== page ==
Last time we talked about the concepts involved in authentication using Active Directory. This week, we’ll have a look at how to apply these concepts by creating an authentication profile in Siebel, for use by an Object Manager.
First up, go into Site Map > Administration – System Configuration > Enterprises > Profile Configuration
If you query for Profile = ADSI*, you’ll see a vanilla AD security adapter configuration. If you’re going to try changing stuff, why not take a copy of this so that you can always refer back to the original.
So, here are the values you’ll need to fill in:
|Server Name||The name of your directory server||intra.myco.local
|Port||The port on which your server is listening||389
|Base DN||The container which will act as the root of your user objects||OU=USERS, DC=INTRA, DC=MYCO, DC=LOCAL
|Application User DN||An AD user that has the ability to add and modify existing objects||CN=ADSIUSER, OU=USERS, DC=INTRA, DC=MYCO, DC=LOCAL
|Application Password||Password for the user above||xxxxxx
|Propagate Change||Whether or not changes in Siebel will propagate down to AD||True
|Shared DB User Name||User name of the DB account which is used to access the Siebel Database||SADMIN
|Shared DB Password||Password for the user above||xxxxxx
Once you’re happy with this configuration, you need simply tell your OM component to use the new profile for authentication. Do this through Site Map > Administration – System Configuration > Servers > Components > Parameters. Simply set the follow parameter values:
|Security Adapter Mode||Either ADSI, DB or LDAP ADSI||ADSI
|Security Adapter Name||Name of the profile that you created above||intADSISecAdapt
You can trouble shoot by setting event logging on the OM, specifically around the Security Adapter Log and Security Adapter Manager events. I’d also recommend reading through the Siebel Security Guide in Bookshelf.
Please feel free to post if you’re having problems with enabling AD authentication in Siebel or if you have anything else to add.
One of the more complex installation and system administration functions of a Siebel 7 or 8 environment is authentication. Back in the old days, many Siebel sites used out of the box database authentication which required little or no additional configuration. Nowadays, we want to leverage existing company directories to cut down on unnecessary configuration and maintenance, while also providing a friendlier ‘single sign on’ experience to users. In this post, I want to cover off some of the concepts around Active Directory authentication within Siebel and hopefully show you that it is really not as complicated as it seems. It’s a big topic, so we’ll cover principles in this post and the finer details of setting things up in Siebel next time.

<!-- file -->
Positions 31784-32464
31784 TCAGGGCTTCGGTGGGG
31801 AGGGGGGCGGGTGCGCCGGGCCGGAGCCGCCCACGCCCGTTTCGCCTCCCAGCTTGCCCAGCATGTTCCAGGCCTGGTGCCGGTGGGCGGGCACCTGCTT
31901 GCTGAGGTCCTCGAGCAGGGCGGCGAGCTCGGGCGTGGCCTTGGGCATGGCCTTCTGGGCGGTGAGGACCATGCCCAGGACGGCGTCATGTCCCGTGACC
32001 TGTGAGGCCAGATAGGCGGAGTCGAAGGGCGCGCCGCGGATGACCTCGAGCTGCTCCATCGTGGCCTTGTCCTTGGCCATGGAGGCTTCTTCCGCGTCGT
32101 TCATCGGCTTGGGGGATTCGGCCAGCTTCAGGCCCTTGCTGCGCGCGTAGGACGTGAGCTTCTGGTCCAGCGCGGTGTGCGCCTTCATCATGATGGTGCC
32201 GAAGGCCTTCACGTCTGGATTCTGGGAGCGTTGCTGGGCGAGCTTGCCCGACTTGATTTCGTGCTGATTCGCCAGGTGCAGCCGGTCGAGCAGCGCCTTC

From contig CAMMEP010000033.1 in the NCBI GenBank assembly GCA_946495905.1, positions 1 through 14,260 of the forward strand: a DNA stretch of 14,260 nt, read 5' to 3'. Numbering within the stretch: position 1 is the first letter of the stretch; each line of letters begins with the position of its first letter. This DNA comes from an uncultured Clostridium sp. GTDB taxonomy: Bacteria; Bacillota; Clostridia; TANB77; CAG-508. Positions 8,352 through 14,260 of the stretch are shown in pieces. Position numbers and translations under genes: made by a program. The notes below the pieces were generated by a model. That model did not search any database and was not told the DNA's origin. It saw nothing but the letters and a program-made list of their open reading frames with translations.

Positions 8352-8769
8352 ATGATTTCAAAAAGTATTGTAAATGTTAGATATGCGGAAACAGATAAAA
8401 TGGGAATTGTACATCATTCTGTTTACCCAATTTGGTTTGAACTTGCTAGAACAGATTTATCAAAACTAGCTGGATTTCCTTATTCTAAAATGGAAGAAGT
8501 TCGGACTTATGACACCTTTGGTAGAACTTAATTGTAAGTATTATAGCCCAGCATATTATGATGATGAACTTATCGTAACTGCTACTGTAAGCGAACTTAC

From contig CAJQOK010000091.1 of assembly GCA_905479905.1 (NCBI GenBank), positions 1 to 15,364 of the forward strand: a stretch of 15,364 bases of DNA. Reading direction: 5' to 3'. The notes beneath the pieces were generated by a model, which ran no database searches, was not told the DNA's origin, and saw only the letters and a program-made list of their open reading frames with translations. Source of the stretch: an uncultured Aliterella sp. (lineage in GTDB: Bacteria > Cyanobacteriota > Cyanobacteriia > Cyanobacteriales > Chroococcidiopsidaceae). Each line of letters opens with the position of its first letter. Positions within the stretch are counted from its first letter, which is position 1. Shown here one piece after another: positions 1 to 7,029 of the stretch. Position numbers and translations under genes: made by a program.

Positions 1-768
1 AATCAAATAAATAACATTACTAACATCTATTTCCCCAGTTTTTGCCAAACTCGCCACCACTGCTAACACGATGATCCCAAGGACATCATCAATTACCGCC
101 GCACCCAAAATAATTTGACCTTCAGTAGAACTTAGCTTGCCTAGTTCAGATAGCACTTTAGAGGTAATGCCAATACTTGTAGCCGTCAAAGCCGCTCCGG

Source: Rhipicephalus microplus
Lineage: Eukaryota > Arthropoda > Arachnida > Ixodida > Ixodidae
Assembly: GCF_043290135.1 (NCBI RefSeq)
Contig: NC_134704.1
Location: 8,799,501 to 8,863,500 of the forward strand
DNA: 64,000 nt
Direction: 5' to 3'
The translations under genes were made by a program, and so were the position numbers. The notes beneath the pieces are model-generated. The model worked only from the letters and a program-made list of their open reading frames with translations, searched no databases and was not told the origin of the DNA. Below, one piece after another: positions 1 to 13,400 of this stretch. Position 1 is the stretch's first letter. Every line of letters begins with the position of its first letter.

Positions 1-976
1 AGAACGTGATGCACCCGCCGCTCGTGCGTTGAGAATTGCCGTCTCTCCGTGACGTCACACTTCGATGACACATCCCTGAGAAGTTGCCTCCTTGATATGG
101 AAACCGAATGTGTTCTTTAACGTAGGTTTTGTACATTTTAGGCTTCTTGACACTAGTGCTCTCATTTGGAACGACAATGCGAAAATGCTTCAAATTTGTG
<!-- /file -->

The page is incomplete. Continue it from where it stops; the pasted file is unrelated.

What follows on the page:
I’m going to concentrate on Microsoft Active Directory here but the principles can be applied to LDAP or other options that you care to mention.
First up, there are some important concepts and pieces of information that you need to understand:
- Profiles – in Siebel, profiles represent Enterprise wide configuration that can be used and shared by components in the enterprise.
- Security Adapters – these represent Siebel supplied DLLs that provide a black box between Siebel and your chosen authentication software
- Containers – in AD, these represent subdivisions of objects within the directory. Think of them as folders within a file system
- Distinguished Name (DN) – this is essentially a ‘path’ to a unique object within the directory, for example a user
- Base DN – in Siebel terms, this defines a ‘root’ path from which it will look for AD objects and containers
- Application User – an AD user that has write access to the directory. This is to allow Siebel to propagate changes down to AD
- Share Credentials DN – this is the location of an object, usually a user, where database authentication details are stored. This allows the component using the profile to connect to the Siebel database. This has been phased out in Siebel 8
- Anonymous Employee – User or Employee record that is used to log in as an anonymous user into an Employee application
- Anonymous User – User record that is used to login in as an anonymous user into a Customer application
You can define a security adapter profile in a number of ways:
- During installation of the Enterprise
- Through the Siebel Client – Site Admin > Administration – Server Configuration > Enterprises > Profile Configuration
- Through the Siebel Gateway Configuration tool
As ever, Bookshelf is here to help and you can find all this information in the Security Guide.
Next time, we’ll take a look at choosing these values and how to use them to set up AD authentication in Siebel.